tion. Small values limit the colour temperature distribution of the stars and reduce the
number of colours in the image. If the -saturation is set to 0, none of the stars will be
coloured and the resulting image will never contain more than 256 colours. Night sky pic-
tures with many different star colours often look best when colour compressed by pnmdepth
rather than ppmquant or ppmdither. Try newmaxval settings of 63, 31, or 15 with pnmdepth
to reduce the number of colours in the picture to 256 or fewer.
-clouds Generate clouds. A pixmap of fractal clouds is generated. Selecting clouds
sets the default for fractal dimension to 2.15 and power scale factor to 0.75.
Sets the fractal dimension to the specified dimen, which may be any floating
point value between 0 and 3. Higher fractal dimensions create more ``chaotic''
images, which require higher resolution output and a larger FFT mesh size to
look good. If no dimension is specified, 2.4 is used when generating planets
and 2.15 for clouds.
The floating point level setting controls the extent to which terrain elevation
causes ice to appear at lower latitudes. The default value of 0.75 makes the
polar caps extend toward the equator across high terrain and forms glaciers in
the highest mountains, as on Earth. Higher values make ice sheets that cover
more and more of the land surface, simulating planets in the midst of an ice
age. Lower values tend to be boring, resulting in unrealistic geometrically-
precise ice cap boundaries.
When generating a planet, hour is used as the ``hour angle at the central merid-
ian.'' If you specify -hour 12, for example, the planet will be fully illumi-
nated, corresponding to high noon at the longitude at the centre of the screen.
You can specify any floating point value between 0 and 24 for hour, but values
which place most of the planet in darkness (0 to 4 and 20 to 24) result in cres-
cents which, while pretty, don't give you many illuminated pixels for the amount
of computing that's required. If no -hour option is specified, a random hour
angle is chosen, biased so that only 25% of the images generated will be cres-
Sets the extent of the polar ice caps to the given floating point level. The
default level of 0.4 produces ice caps similar to those of the Earth. Smaller
values reduce the amount of ice, while larger -ice settings create more promi-
nent ice caps. Sufficiently large values, such as 100 or more, in conjunction
with small settings for -glaciers (try 0.1) create ``ice balls'' like Europa.
The inclination angle of the planet with regard to its primary star is set to
angle, which can be any floating point value from -90 to 90. The inclination
angle can be thought of as specifying, in degrees, the ``season'' the planet is
presently experiencing or, more precisely, the latitude at which the star tran-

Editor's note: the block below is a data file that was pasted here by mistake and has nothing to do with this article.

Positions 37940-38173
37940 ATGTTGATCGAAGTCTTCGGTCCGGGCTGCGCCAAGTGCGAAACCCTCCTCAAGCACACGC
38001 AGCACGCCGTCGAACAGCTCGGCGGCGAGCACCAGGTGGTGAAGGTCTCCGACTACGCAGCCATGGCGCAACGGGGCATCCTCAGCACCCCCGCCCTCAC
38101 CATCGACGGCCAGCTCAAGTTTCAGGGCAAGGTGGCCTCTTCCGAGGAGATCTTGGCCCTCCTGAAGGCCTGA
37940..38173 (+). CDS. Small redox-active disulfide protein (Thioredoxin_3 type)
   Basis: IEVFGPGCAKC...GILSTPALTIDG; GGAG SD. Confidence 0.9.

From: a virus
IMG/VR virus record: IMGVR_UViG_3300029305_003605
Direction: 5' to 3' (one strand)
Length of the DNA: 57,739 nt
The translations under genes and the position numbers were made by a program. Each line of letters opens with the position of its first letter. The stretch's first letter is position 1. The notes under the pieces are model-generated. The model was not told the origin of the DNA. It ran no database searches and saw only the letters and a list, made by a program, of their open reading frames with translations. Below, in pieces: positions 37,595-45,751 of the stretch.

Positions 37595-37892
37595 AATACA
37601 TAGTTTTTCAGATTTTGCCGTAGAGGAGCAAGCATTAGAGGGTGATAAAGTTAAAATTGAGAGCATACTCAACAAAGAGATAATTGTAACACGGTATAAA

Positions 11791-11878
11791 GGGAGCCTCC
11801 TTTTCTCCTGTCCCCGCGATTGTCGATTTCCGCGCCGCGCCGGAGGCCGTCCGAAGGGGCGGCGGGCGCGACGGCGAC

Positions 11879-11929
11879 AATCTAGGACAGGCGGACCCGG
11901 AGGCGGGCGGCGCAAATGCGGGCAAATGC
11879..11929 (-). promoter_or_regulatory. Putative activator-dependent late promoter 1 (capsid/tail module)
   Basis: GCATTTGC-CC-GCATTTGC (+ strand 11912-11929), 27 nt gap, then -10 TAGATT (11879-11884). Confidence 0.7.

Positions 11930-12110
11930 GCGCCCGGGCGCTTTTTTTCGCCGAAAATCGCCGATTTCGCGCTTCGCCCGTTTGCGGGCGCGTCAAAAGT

sits the zenith at local noon. If 0, the planet is at equinox; the star is di-
rectly overhead at the equator. Positive values represent summer in the north-
ern hemisphere, negative values summer in the southern hemisphere. The Earth's
inclination angle, for example, is about 23.5 at the June solstice, 0 at the
equinoxes in March and September, and -23.5 at the December solstice. If no in-
clination angle is specified, a random value between -21.6 and 21.6 degrees is
A mesh of size by size will be used for the fast Fourier transform (FFT). Note
that memory requirements and computation speed increase as the square of size;
if you double the mesh size, the program will use four times the memory and run
four times as long. The default mesh is 256x256, which produces reasonably good
looking pictures while using half a megabyte for the 256x256 array of single
precision complex numbers required by the FFT. On machines with limited memory
capacity, you may have to reduce the mesh size to avoid running out of RAM. In-
creasing the mesh size produces better looking pictures; the difference becomes
particularly noticeable when generating high resolution images with relatively
high fractal dimensions (between 2.2 and 3).
-night A starry sky is generated. The stars are created by the same algorithm used for
the stars that surround planet pictures, but the output consists exclusively of
Sets the ``power factor'' used to scale elevations synthesised from the FFT to
factor, which can be any floating point number greater than zero. If no factor
is specified a default of 1.2 is used if a planet is being generated, or 0.75 if
clouds are selected by the -clouds option. The result of the FFT image synthe-
sis is an array of elevation values between 0 and 1. A non-unity power factor
exponentiates each of these elevations to the specified power. For example, a